What is Cardiogenetics?
Heart disorders are passed on through generations, affecting people at any age and can be life-threatening. These heart disorders are genetically heterogeneous and have variable clinical presentations. Pathogenic variant(s) in a single gene may be associated with different cardiac conditions (clinical heterogeneity). In different genes, it may cause a similar cardiac phenotype (genetic heterogeneity). The phenotypes can be inherited in an autosomal dominant, autosomal recessive, or X-linked manner, depending on the specific etiology. Cardiomyopathies can also be inherited in a mitochondrial manner. There is a strong genetic component in many commonly seen cardiac ailments.
- The estimated prevalence of cardiovascular diseases in India is about 10.5% of the population, which is approximately 32 million affected individuals1
- 11% of non-diabetic patients and 21.4% of diabetic patients are at risk of being diagnosed with cardiovascular diseases1,2,3 & 4
- The incidence of cardiac diseases has increased from 2% to 10.5% of the urban population1
- Congenital Heart Disease has an estimated prevalence of 2 to 6 per 1000 live births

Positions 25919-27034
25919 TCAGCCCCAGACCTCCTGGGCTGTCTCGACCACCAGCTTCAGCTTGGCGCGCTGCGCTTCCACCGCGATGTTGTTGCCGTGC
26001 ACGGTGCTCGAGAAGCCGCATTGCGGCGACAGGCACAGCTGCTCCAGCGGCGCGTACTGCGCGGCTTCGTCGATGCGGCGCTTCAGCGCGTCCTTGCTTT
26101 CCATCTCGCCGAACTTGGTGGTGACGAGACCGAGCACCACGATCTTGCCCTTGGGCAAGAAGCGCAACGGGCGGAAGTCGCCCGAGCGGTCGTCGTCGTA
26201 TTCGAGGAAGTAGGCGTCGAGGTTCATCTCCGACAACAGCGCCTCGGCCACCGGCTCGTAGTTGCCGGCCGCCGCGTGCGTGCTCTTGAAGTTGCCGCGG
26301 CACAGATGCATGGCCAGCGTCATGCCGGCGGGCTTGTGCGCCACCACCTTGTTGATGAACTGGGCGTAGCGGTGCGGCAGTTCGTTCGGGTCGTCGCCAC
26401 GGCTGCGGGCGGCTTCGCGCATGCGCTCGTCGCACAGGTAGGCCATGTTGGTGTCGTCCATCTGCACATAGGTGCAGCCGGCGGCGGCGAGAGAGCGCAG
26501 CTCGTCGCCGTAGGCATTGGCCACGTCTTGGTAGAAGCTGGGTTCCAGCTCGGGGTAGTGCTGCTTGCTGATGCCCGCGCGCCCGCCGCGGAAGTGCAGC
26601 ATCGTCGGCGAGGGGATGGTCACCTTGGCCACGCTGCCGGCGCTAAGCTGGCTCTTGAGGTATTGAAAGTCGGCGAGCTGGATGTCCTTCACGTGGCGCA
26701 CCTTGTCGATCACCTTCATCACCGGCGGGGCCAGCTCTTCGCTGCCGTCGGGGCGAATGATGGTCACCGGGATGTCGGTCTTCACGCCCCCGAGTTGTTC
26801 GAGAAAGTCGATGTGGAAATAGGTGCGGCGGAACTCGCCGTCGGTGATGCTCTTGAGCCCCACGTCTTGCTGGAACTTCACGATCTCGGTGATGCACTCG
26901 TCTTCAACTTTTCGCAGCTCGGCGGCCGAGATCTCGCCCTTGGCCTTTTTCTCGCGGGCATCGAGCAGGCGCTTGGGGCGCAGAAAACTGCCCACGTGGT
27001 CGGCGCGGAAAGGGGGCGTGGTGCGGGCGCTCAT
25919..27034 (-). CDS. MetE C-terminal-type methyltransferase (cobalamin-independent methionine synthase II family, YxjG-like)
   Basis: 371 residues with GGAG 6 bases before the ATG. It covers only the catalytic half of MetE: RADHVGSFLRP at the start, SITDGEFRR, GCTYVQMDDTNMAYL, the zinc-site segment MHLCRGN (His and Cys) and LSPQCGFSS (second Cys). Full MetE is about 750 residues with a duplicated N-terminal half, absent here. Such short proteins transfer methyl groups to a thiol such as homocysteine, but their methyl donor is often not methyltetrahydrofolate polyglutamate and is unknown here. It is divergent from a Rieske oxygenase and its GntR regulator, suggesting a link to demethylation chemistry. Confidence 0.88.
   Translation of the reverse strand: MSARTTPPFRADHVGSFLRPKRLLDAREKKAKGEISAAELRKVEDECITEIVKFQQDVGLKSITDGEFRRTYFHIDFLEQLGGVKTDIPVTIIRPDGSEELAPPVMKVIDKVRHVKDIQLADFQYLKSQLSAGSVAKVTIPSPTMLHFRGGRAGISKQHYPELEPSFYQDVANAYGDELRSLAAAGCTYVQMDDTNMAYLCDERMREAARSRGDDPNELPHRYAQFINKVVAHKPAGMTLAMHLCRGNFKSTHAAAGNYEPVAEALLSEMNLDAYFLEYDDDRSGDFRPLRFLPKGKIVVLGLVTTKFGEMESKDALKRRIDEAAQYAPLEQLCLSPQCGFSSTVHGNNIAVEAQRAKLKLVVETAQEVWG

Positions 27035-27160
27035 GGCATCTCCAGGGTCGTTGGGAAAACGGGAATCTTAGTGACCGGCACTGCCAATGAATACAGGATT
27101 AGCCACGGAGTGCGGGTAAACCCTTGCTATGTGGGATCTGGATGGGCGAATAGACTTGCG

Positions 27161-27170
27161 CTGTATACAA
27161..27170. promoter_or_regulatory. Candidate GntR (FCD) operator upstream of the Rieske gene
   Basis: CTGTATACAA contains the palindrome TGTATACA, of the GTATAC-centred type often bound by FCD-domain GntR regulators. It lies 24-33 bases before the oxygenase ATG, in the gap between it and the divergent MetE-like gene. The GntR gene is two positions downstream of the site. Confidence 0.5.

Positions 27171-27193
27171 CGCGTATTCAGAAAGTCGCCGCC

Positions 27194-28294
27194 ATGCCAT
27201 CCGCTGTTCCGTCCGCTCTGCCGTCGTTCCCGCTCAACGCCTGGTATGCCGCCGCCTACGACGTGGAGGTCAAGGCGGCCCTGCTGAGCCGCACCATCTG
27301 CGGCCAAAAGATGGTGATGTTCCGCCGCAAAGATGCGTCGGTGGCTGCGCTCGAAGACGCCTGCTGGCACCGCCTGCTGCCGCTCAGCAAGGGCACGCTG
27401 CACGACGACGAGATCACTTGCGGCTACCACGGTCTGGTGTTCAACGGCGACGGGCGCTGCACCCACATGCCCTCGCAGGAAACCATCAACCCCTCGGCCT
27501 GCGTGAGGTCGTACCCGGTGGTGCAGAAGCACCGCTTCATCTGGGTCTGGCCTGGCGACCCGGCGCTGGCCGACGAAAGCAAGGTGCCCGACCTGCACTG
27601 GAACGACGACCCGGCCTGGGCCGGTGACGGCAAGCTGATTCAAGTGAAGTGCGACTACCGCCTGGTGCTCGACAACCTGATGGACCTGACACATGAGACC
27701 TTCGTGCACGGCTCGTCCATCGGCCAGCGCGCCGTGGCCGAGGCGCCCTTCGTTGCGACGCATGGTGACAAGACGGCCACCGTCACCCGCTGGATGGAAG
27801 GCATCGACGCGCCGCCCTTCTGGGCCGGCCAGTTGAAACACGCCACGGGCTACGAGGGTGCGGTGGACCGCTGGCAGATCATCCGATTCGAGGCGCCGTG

- Familial Hypercholesterolemia affects about 1 in 500 people in most countries
-  Jayashree S., Arindam M. and Vijay K. V. 2015 Genetic epidemiology of coronary artery disease: an Asian Indian perspective. J. Genet. 94, 539–549
-  Mohan V, Deepa R, Rani SS, et al. Prevalence of coronary artery disease and its relationship to lipids in a selected population in South India: The Chennai Urban Population Study (CUPS No. 5). J Am Coll Cardiol 2001;38:682-7. 10.1016/S0735-1097(01)01415-2
-  Gupta, Rajeev. “Recent trends in coronary heart disease epidemiology in India.” Indian heart journal 60.2 Suppl B (2008): B4-18.
-  Enas, Enas A., and A. Senthilkumar. “Coronary Artery Disease in Asian Indians: An Update and Review.” (2001).
What are the common cardiac diseases that have a genetic component?
- Congenital Heart Disease is the most common type of birth defect, representing an important cause of infant morbidity and mortality
- CHD refers to structural and functional heart defects present during birth, that include septal defects, valve defects, and outflow tract anomalies
- Syndromic CHD can be due aneuploidies, chromosomal deletions or translocations, or single-gene defects
- Cardiac Channelopathies develop as a result of mutations in genes encoding ion channel proteins, involved in cardiac conduction thereby impairing channel function
- Most channelopathies follow an autosomal dominant pattern of inheritance
- Long QT Syndrome is the most common cardiac channelopathy, estimated to affect about 1 in 2500 persons It can be asymptomatic or characterized by symptoms like arrhythmias/heart flutters, syncope/fainting, and sudden cardiac death